The Gene Technology (Precision Breeding) Bill aims to simplify the regulatory regime for precisely bred plants and animals
In the 2022 Queen’s Speech, the government said it will encourage agricultural and scientific innovation and introduce new legislation, the Gene Technology (Precision Breeding) Billat “unlock the potential of new technologies to promote sustainable and efficient agriculture and food production“.
The bill is part of the government’s commitment to leave of the EU regulatory regime on gene editing to make it easier and cheaper to develop and market plant and animal products derived from gene editing.
The government previously performed gene editing consultation and, in his answerindicated that it intended to treat gene editing differently from other forms of genetic modification by introducing a lighter approach to the existing regulation of genetically modified organisms (GMOs).
The bill follows the enactment of the Genetically Modified Organisms (Deliberate) (Amendment) (England) Regulations 2022, which removed the need to submit a risk assessment and seek approval from the Secretary of State before releasing – for non-commercial purposes – genetically modified plants that could have been produced by traditional breeding methods. Instead, it requires to remark to be submitted to the Secretary of State.
The new bill
Although at this stage the details of the new bill are limited, the government has confirmed that its main elements:
- create a new, simpler regulatory regime for precisely bred plants and animals where genetic changes may have been caused by traditional breeding or natural processes;
- introduce two reporting systems for research and marketing purposes to allow breeders and researchers to notify the Department for Environment, Food and Rural Affairs (Defra) of precision bred organisms, which will then be published in a public register; and
- establish a new authorization process for food and feed products developed using precision-bred organisms.
It is expected that the bill will only apply to England.
The government said the main benefit of the bill would be that it would enable precision farming technologies to improve the sustainability, resilience and productivity of the farming system, and enable the UK to consolidate its position in as long as “scientific superpower” and meet the ambitions of 25-year environmental plan.
Effect and implications
The bill seeks to move on to what the government has called 2nd step of its genetic technology regulatory plan. It proposes removing precision plants and animals from the scope of current GMO regulations and ultimately making it easier to get these products to market.
The government has previously indicated that it would be “a few years“before genetically modified products are available on the UK market. It is not clear at this stage whether the new bill aims to speed up this period or whether the new process for the authorization of products intended for food human and animal will be phased in at a later date.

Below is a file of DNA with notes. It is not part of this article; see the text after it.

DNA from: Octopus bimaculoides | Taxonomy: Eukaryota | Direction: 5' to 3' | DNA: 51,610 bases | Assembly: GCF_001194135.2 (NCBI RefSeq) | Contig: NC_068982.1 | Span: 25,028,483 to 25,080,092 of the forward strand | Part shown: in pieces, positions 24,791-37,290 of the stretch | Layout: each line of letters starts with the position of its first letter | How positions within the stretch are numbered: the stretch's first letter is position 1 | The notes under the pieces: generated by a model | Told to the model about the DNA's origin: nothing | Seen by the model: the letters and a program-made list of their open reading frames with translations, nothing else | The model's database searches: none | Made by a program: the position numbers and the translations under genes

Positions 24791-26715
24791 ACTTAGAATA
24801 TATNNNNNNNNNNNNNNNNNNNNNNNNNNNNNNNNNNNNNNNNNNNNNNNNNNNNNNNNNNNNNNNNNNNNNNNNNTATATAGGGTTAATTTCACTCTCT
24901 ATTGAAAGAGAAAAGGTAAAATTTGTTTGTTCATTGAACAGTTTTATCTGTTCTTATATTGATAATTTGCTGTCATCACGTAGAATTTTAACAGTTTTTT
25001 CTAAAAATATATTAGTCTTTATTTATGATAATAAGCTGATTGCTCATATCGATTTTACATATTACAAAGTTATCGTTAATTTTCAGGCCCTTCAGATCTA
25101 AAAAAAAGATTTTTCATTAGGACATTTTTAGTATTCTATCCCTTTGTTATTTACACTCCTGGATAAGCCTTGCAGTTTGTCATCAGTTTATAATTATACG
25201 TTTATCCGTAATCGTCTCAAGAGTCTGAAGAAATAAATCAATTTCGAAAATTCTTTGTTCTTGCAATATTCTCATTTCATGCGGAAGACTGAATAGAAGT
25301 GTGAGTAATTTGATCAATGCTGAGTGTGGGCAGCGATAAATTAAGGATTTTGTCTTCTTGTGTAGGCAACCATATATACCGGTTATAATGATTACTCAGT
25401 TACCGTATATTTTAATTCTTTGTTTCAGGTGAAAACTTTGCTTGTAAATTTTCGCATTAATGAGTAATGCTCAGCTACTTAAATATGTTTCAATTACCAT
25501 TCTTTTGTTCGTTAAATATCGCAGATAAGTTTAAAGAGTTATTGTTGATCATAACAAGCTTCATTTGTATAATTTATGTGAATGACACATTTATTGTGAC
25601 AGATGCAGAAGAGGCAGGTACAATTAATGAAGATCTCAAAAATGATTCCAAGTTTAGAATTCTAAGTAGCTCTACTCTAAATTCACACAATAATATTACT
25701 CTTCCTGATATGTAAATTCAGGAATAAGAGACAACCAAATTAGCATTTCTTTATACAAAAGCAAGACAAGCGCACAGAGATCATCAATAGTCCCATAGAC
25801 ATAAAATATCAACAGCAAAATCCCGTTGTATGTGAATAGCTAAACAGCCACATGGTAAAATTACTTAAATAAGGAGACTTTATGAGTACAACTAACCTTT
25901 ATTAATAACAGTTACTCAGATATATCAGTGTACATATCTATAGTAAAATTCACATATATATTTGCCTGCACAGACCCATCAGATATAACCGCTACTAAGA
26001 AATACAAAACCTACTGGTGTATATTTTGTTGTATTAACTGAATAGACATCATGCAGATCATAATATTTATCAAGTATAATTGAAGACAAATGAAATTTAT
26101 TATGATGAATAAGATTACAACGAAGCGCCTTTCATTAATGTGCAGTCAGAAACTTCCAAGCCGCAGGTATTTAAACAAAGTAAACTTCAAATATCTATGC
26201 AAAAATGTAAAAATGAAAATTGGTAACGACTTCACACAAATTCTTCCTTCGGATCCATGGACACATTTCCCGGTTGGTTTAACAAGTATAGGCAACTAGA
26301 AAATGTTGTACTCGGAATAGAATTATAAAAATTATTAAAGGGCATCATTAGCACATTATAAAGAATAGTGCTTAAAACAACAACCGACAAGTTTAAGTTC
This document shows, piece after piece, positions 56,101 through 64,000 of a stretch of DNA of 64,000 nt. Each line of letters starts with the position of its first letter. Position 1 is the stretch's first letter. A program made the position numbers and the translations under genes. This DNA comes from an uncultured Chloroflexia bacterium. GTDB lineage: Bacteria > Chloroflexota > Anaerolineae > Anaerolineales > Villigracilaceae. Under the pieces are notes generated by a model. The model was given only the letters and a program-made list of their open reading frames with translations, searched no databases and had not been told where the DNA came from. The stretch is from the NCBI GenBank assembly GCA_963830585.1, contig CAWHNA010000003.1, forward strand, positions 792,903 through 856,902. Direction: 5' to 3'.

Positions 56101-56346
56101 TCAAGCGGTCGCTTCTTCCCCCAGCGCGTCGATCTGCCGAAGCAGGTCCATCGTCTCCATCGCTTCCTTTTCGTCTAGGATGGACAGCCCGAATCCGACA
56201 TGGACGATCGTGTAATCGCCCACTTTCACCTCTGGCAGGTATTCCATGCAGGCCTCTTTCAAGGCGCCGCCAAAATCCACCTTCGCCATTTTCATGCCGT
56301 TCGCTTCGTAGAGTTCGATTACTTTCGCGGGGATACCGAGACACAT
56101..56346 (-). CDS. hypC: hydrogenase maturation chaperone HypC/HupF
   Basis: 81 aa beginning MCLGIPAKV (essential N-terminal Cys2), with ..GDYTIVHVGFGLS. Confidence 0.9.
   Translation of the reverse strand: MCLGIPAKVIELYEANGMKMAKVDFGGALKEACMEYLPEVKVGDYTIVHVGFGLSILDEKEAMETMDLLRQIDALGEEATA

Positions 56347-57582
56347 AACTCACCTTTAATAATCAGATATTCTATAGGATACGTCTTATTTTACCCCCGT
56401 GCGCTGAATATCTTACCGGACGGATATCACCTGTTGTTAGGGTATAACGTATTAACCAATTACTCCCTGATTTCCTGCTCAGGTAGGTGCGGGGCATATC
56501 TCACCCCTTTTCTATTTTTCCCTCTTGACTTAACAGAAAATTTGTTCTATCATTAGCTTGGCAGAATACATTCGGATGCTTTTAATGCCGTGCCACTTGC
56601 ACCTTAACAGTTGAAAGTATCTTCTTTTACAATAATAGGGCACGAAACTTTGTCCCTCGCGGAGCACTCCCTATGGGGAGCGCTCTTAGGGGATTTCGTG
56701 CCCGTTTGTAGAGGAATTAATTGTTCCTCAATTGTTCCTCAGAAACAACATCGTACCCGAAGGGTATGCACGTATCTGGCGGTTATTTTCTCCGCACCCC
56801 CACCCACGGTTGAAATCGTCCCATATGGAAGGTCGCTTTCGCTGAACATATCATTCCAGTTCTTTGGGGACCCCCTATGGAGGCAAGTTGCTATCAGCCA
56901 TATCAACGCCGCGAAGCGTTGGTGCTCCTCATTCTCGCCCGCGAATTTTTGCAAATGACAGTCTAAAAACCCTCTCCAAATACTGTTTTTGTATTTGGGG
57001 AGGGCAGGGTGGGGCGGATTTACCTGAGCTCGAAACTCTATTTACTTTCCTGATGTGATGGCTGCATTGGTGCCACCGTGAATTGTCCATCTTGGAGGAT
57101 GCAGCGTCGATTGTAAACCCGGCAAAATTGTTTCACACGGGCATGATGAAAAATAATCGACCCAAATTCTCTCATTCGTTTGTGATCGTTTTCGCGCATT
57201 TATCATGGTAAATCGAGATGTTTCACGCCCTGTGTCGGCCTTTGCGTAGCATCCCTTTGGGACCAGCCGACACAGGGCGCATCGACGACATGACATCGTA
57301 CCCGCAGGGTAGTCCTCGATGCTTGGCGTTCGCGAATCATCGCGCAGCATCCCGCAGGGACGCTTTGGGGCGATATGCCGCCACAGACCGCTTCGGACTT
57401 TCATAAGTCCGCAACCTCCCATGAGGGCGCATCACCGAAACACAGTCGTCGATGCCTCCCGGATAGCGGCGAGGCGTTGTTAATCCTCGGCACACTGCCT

Similar to regulations passed earlier this year, the new bill proposes to move to a notification system for research and commercialization of precisely bred organisms, moving away from the current
scheme where authorization must be sought from Defra. The bill proposes to create transparency in this new system by making the notifications publicly available.
In terms of intellectual property (IP), currently the Patents Act 1977 Provides that “any animal or plant variety or any essentially biological process for obtaining animals or plants, not being a microbiological process or other technical process or the product of such a process” cannot be patented. A “predominantly biological process” is defined as “process of producing animals and plants that consists entirely of natural phenomena such as crossing and selection“. In 2020, the Enlarged Board of Appeal of the European Patent Office confirmed that plants and animals exclusively obtained by essentially biological processes are not patentable.
Gene editing encompassed in the new bill does not appear to fall under this patentability exception. The government has recognized the role that the UK’s intellectual property regime will play in achieving its Vision of life sciences. He is also keen to position the UK as a leading country in which to invest in agri-food research and innovation, an ambition which will be supported by a strong intellectual property regime. If so, that would be good news for those seeking patent protection for agri-tech innovations.
Commentary by Osborne Clarke
This year’s Queen’s Speech contained a further 37 bills, making for an extremely ambitious legislative agenda for the year ahead. How much progress will be made with this bill and how quickly is uncertain.
Although the details of how the main elements of the bill will be carried out are not yet known, the bill’s inclusion in the Queen’s Speech signifies the government’s commitment to move forward with the reduced regulatory burden surrounding gene editing. It also means moving from Stage 1 to Stage 2 of the government’s genetic technology regulatory plan, which will lay the groundwork for bringing GM products to market.
The position of patents on genetically modified plants and animals remains unclear at this stage. However, the information contained in the Queen’s Speech Lobby Folder emphasizes the government’s desire to foster innovation and be guided by a science-based approach – both backed by appropriate intellectual property protection.